Journal Writing for Memoir: Uncovering the Heart of Your Story

by Amber Lea Starfire on December 10, 2011

catnav-journaling-activePost #51
Memoir Writing, Journaling
by Amber Lea Starfire

“A careful first draft is a failed first draft.”
~Patricia Hampl


If you’re a memoir writer, your journals are goldmines in which the precious details of memory lie buried and waiting for excavation. But, once you’ve dug up the entries you need for your memoir, what then? Those words and phrases are diamonds in the rough—not useful without the cleaning, cutting, and polishing that will make them shine. You’ll need to uncover the truths hidden within your original, unpolished entries—truths that lie beneath the surface of your writing and reveal the heart of your story. How rough those memory jewels are depends on what and how much you included when you created those entries.

I’ve written previously about what to include in your journals on a regular basis to help future memoir writing efforts. If you’re lucky, and you’ve been a journal writer for some time, your past journal entries outline major events with concrete, sensory details, bits of setting and dialogue, and your emotional responses. But even if you didn’t write fill in all those details, your journal entries contain the kernels of your memories, and they will energize the memoir-writing process.  It is by combining what you’ve written with what you remember that you arrive at a deeper, richer story. It is by listening to what your story wants to tell you, that you are doing the real work of writing memoir.

The following seven steps will help you unearth and polish the gem of your story. Remember: no one ever said this was easy! But satisfying? Oh, yes!

Step One: Read journal entries written during the period of time or event you want to write about. Focus on a short period of time surrounding a particular memory—no more than six months. As you read, highlight passages that give you solid physical or emotional details, and make notes about any thoughts and responses you have while reading.

Step Two: Transcribe those highlighted journal entries and notes into your writing journal or computer program, adding additional memories and reflections as you work—make note of any images that come to you. Think of this as an unstructured, brainstorming type of activity that serves to awaken body memory of events and prime the memory pump, so to speak.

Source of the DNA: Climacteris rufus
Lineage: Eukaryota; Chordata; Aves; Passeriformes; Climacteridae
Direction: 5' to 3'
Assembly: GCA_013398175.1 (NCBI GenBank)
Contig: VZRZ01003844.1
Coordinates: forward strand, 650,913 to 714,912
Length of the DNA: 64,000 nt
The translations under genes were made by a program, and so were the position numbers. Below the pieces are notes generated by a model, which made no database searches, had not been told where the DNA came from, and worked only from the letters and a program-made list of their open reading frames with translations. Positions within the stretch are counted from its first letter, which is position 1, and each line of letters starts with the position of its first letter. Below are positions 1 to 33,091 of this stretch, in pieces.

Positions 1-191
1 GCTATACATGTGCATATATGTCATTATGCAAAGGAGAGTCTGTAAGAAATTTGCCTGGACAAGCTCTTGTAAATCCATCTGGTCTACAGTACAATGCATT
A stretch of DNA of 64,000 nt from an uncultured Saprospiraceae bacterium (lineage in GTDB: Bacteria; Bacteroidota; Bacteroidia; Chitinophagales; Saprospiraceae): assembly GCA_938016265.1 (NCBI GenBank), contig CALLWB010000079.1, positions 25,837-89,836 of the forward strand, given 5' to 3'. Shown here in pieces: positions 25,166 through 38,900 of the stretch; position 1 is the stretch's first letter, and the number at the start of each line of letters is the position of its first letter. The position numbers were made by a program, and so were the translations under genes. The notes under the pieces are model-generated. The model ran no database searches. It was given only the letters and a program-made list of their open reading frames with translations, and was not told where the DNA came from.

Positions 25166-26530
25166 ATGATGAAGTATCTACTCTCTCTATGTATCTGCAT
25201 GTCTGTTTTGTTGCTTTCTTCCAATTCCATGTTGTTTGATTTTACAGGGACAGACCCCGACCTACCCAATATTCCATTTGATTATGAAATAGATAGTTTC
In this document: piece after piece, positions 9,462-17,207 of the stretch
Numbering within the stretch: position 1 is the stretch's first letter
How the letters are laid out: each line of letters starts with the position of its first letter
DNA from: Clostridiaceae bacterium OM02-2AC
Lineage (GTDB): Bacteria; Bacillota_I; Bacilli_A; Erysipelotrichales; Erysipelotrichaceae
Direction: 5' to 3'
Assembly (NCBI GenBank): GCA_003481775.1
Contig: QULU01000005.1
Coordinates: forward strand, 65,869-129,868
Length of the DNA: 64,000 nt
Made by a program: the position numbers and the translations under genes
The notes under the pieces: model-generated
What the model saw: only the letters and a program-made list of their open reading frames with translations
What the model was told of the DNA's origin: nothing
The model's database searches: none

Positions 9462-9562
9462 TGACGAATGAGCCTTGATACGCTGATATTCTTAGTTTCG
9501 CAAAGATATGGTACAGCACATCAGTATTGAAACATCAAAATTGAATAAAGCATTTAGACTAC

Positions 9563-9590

Step Three: With your notes in front of you, but without working directly from them, write a first draft of your story. Do not stop, do not edit, do not censor. The point is to write from the heart, from that part of you that simply needs to tell this story.

Step Four: Put this first draft of your story away for three days. Why three? Because that’s just long enough to give some perspective to your work. While your story is gestating, consider these words by Patricia Hampl, author of Stories I Could Tell You: “For the memoirist, more than for the fiction writer, the story seems already there, already accomplished and fully achieved in history (‘in reality,’ as we naively say). For the memoirist, the writing of the story is a matter of transcription. … That, anyway, is the myth. But no memoirist writes for long without experiencing an unsettling disbelief abut the reliability of memory, a hunch that memory is not, after all, just memory.”

Step five: Three or more days later, print out and read your story, highlighting images, descriptions, and phrases that evoke strong emotional reactions.

Step six: Ask yourself the following open-ended questions about your story.

  • What do you know for sure, and what do you only think happened? Include descriptions of people, dialogue, and actions in this analysis. If it’s helpful, draw a line down the middle of a fresh journal page; title the left column “What I know” and title the right column “What I think.”
  • Make a list of images that appear in the “What I think” column. For each of these images ask, “What hidden emotion is tied to this image?” Note that it is perfectly normal to struggle with this prompt. There’s a reason it’s hidden. Your job is to help yourself feel safe enough to reveal buried emotion. Be patient and kind with yourself. Close your eyes, take deep breaths, and allow the emotion to surface as you hold the image in your mind. Think about each image as a symbol for something: perhaps a longing, a fear, or a hope.
  • Write down anything and everything that comes to you during your musing, without judgment. What details surface? What emotional truths reveal themselves?
  • Freewrite for as long as it takes, but at least ten minutes, asking yourself, “What is this story really about?”

Step seven: Rewrite the story with your new insights in mind.

Like mining for gems, uncovering the heart of your story is not an easy process; it takes guts, persistence, and desire. These seven steps, however, will help you work through the process of revealing and making your memoir the jewel you know it to be.

I invite you to leave a comment. What do you think?


Image Credit: QThomas Bower

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